It was a sleepy village in the middle of the countryside. The residents were hard-working, cutting down trees for wood and digging up rocks to construct new buildings and planting and harvesting grains to feed the population. Over time, more people were attracted to the village as it grew and grew. Eventually, it was time to build a church in this little Hamlet: The Village Building Game by David Chircop from Mighty Boards.
The Great Plague was slowly becoming a thing of the past and you had decided to move into the country and start a new village. You had found the perfect location that was big enough to build new houses, workshops and other structures, while also being close enough to farmable land, a large wooded area and there were indications that coal could be mined nearby. It had everything to support a growing community of craftspeople and labourers. Now all you had to do was find Villagers by Haakon Gaarder from Sinister Fish Games.
I don't know if you've ever come across it, but the final round, or sometimes the final few rounds, of a game often feel different to the rest of the game. There is the common term "end game" and the concept of an "end game trigger" in modern board games, so there is a relatively clear distinction between how a game finishes and the rest of the game. In this article, I want to discuss how games feel different as they come to their conclusion and what different types of "end game" formats there are.
We were still trying to understand the special powers of the 8 elemental realms and how our dragon, wizard and warriors could take advantage of each and how we could impose our dominance over the other factions in this growing world. Each realm also had a giant monster that would wreak death and cause havoc amongst us, if we couldn't work out how to defeat it first or control it and steer it in our favour. We didn't have much time to build our Dwellings of Eldervale by Luke Laurie from Breaking Games.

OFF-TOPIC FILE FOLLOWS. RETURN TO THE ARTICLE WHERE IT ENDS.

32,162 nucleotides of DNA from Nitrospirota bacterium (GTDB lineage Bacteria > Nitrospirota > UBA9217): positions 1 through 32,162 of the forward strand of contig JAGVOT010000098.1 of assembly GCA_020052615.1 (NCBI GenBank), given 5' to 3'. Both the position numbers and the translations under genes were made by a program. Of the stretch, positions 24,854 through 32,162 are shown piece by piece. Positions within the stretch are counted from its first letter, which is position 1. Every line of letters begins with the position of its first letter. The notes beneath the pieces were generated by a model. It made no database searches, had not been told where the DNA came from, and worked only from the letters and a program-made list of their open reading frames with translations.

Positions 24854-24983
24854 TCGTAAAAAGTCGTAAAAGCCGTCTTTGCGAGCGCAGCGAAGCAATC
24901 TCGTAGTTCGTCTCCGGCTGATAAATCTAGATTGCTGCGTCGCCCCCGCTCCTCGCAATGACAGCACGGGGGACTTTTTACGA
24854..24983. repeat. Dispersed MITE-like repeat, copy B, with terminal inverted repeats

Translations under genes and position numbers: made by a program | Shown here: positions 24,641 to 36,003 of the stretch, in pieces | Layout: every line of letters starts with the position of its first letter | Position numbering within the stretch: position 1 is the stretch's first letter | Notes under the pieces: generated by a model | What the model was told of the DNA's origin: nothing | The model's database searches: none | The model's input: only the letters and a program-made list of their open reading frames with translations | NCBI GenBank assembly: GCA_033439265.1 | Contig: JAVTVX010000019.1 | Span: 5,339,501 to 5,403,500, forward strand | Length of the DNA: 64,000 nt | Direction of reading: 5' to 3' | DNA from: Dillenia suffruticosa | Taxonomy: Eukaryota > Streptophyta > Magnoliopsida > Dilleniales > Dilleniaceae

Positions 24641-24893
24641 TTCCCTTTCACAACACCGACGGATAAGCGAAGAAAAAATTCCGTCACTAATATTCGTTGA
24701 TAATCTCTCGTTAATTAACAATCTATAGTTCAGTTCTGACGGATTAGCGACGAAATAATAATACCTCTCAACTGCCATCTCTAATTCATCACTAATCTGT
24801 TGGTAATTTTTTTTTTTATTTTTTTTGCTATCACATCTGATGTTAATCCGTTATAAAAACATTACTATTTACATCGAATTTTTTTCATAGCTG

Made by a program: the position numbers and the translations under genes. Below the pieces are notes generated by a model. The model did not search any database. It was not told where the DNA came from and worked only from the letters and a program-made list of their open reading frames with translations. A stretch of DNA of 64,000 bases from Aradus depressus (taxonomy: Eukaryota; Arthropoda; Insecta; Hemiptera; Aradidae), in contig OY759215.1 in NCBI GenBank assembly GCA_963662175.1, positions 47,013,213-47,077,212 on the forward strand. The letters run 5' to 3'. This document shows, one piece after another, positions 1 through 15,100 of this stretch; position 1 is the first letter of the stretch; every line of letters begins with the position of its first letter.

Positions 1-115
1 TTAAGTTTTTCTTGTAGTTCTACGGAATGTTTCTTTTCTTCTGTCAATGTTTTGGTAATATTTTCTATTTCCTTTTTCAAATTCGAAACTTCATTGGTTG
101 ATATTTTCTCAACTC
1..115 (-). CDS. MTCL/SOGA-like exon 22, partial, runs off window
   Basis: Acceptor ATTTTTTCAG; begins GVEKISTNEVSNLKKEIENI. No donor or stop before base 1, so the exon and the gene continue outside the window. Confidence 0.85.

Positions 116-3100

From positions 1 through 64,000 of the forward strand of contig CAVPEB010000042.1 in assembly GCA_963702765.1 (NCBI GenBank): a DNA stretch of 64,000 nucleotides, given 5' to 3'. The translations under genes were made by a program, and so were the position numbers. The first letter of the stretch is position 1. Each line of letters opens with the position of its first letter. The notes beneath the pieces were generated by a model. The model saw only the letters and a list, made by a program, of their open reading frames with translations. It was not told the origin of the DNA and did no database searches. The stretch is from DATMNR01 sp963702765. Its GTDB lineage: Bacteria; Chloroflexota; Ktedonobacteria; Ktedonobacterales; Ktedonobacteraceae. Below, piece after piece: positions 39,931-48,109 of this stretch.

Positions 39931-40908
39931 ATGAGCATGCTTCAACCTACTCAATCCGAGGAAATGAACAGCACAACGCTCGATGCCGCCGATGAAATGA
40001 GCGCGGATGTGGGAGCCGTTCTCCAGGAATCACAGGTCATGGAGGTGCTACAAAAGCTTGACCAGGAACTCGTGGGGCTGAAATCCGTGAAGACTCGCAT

Most of us will have a lot of spare time over the holidays and if we have board game enthusiasts among the family, this is the perfect time to set up and play some heavy games. We might also have more time to meet up with our games group and again, now is the time to get those heavy games to the table that we might not feel like playing of an evening after a busy day at work. So, here are 5 heavy board games I think you should play over the holidays.
Yes, Christmas is just around the corner, so it's time for me to put together lists of games you might want to get out over the holidays and play. I thought I'd start with a list of five games that you can play with all the family. These games are easy to teach and learn and quite quick to play. Most of them can be played up to four players, so if you have a large family gathering, you might need to split into smaller groups. I hope you find this list useful.
The Moon was big enough for all of us, but of course, we were still competing like any other business would. We had to invest a fair amount, 3 credits, to build new modules and expand our base. We needed to make sure everything was connected up correctly and functioning as expected. If we succeeded and outdid our competitors, we would be the first to either get 10 colonists safely homed, make 5 different scientific discoveries or gain a profit of at least 20 credits from our Lunar Base by Joosep Simm, Kaido Koort, Martin Paroll and Silver Türk from Plepic Games.
The bazaar was busy. Traders were displaying their colourful wares on their rickety stalls, shouting into the crowd how they offered the best prices and the best quality. It was mesmerizing to watch, but I had to focus and make sure I found the goods I needed to exchange for rubies. If I could get five rubies before everyone else, then I would be the best trader in Istanbul: The Dice Game by Alderac Entertainment Group.
For many of us, losing a game isn't much fun - winning is usually much more enjoyable. However, sometimes board games create amazing moments that are more memorable than whether we won or lost and in this article, I want to look at why losing a game can actually feel amazing, or at least be fun.
We had been growing tea for generations on our large plantation. We knew everything there was to know about the cultivation of the plants, the best time and method of harvesting the leaves and how to treat them to turn them into wonderfully aromatic tea, ready to be steeped and drunk. We even had ships waiting for our teas to take them out into the world. But for the moment, it was time to relax and enjoy a nice cup of Chai: Tea for 2 by Steeped Games.